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Morning Briefing: Sibling rivalry to take on new meaning in Super Bowl

Baltimore Ravens head coach John Harbaugh celebrates in the dressing room after his team defeated the New England Patriots in the NFL AFC Championship football game in Foxborough, Massachusetts, January 20, 2013.


A summary of what you need to know today, compiled by The Globe's news desk on Jan. 21, 2013

Super Bowl to be a family affair

In what will be a marketer's dream, this year's Super Bowl will feature a clash of brothers – John and Jim Harbaugh. The brotherly showdown was set up Sunday with semi-final wins by the Baltimore Ravens – where John coaches – and the San Francisco 49ers, where his kid brother Jim runs the team. The game – the first ever brother-on-brother match in Super Bowl history – will take place in New Orleans Feb. 4.

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Obama reboot begins today

Four years after he rode an inspirational message of hope and change into the White House, Barack Obama will take the oath of office again to kick off his second term. The President took the official oath on Sunday, legally mandated to happen on Jan. 20, along with vice-president Joe Biden. Today's ceremony will begin around noon EST, with a speech by the President on the steps of the U.S. Capitol, a trek to the White House and an evening of revelry with balls across the city. Globe and Mail Washington correspondent Konrad Yakabuski takes a look at what Obama's second term may look like.

Canadians may have been involved in Algeria attack

Reports have surfaced that two of the men involved in the bloody attack on a gas facility in Algeria may have been Canadian. According to Ennahar, a private television station in Algeria, two of the bodies recovered among the Islamist militants are Canadians. Foreign Affairs officials say they are in contact with the Algerians "to obtain more information." Meanwhile, it is still unclear how many died when the Algerian military raided the facility in an effort to free dozens of foreigners and Algerians abducted in the attack, retaliation for the French intervention in neighbouring Mali. In the latest estimate, the Algerian interior ministry says 23 foreign and Algerian hostages and 32 militants were killed.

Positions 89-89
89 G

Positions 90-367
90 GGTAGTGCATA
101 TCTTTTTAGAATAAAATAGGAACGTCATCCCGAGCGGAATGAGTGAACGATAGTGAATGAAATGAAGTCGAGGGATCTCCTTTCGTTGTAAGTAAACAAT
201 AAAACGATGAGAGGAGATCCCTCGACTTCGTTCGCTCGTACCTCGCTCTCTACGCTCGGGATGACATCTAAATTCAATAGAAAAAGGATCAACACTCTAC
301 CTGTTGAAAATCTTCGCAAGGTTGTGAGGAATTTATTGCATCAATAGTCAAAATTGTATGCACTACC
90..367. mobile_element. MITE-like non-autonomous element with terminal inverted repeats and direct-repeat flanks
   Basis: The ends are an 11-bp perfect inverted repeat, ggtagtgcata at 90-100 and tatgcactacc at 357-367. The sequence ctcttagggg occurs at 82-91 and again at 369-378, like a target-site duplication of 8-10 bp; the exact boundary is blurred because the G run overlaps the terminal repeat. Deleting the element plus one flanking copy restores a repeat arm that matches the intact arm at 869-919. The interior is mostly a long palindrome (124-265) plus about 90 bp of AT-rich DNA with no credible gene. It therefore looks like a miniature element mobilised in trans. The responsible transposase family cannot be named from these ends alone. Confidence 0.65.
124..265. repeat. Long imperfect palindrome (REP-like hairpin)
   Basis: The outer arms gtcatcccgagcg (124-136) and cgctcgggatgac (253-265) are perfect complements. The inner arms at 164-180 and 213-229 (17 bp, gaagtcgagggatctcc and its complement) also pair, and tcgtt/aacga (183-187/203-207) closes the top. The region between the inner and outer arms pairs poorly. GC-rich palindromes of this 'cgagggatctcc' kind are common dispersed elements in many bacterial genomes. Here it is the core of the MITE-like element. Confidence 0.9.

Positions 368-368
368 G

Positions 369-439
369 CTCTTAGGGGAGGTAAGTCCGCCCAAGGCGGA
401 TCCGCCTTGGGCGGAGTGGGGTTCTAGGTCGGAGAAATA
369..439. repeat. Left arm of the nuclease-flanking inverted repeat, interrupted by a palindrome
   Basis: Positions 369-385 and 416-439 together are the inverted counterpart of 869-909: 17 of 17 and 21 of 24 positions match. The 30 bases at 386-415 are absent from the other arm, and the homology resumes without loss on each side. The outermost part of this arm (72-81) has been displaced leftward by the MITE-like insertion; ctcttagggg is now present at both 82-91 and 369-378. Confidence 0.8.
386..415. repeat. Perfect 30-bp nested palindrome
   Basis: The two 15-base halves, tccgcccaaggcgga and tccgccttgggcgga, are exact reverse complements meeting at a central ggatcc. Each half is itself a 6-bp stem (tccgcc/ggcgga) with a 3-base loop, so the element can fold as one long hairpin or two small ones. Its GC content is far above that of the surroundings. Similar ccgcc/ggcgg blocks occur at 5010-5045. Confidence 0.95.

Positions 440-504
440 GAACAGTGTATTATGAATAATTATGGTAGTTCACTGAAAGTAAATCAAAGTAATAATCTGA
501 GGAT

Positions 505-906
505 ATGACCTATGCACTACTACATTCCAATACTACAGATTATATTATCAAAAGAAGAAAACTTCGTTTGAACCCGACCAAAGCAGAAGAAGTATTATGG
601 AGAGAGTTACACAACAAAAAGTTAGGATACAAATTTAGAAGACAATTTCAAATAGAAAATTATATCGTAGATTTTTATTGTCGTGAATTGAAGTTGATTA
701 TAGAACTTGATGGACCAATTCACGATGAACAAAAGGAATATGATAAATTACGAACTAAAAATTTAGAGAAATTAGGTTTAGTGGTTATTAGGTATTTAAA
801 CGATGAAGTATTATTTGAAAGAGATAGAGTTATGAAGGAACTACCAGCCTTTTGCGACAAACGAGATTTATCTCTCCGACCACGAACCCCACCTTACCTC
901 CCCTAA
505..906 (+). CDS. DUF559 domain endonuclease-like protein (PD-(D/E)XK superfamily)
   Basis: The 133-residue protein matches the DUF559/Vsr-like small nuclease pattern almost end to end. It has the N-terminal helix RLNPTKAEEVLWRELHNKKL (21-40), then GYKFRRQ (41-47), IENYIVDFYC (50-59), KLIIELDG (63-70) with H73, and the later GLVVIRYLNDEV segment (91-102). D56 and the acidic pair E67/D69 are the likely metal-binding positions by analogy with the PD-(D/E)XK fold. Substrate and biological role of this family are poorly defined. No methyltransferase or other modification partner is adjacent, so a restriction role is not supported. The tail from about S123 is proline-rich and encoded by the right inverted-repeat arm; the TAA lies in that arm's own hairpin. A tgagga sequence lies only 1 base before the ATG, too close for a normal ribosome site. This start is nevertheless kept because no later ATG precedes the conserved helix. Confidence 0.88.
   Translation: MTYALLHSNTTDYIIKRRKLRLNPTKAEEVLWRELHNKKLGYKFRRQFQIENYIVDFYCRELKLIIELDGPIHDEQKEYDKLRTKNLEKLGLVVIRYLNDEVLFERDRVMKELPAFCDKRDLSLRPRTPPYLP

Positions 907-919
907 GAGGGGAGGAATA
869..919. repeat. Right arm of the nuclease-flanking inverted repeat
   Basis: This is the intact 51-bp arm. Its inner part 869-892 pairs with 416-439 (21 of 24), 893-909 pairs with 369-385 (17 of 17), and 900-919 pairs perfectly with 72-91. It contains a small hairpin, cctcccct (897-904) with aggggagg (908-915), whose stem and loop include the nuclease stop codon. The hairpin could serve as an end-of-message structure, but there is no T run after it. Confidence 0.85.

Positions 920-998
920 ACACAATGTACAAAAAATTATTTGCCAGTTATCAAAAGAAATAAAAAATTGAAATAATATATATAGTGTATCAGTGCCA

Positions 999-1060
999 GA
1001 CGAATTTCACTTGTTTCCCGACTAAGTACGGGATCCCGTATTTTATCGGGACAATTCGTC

Quebec corruption inquiry resumes

After an extended holiday break, the Charbonneau commission resumes public hearings today into corruption in Quebec. The inquiry ended with a cliffhanger, disclosing without elaboration that two former Quebec Liberal cabinet ministers and a Conservative Senator are on a list of construction bosses, municipal fundraisers and politicians who met at an exclusive Montreal club.

AFN interim leader says hunger striker 'not helpful'

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In yet another sign of divisions within the aboriginal community, a high-profile chief said that Theresa Spence's insistence on continuing her protest was "becoming a concern," The Globe's Kim Mackrael reports. "You know, let us do our jobs, as the Assembly of First Nations executive. Let us do our jobs," said Roger Augustine, regional chief for New Brunswick and Prince Edward Island, who is chairing the executive of the AFN while chief Shawn Atleo is on sick leave. Ms. Spence, chief of the Attawapiskat band, has been living on tea and fish stock for five weeks.

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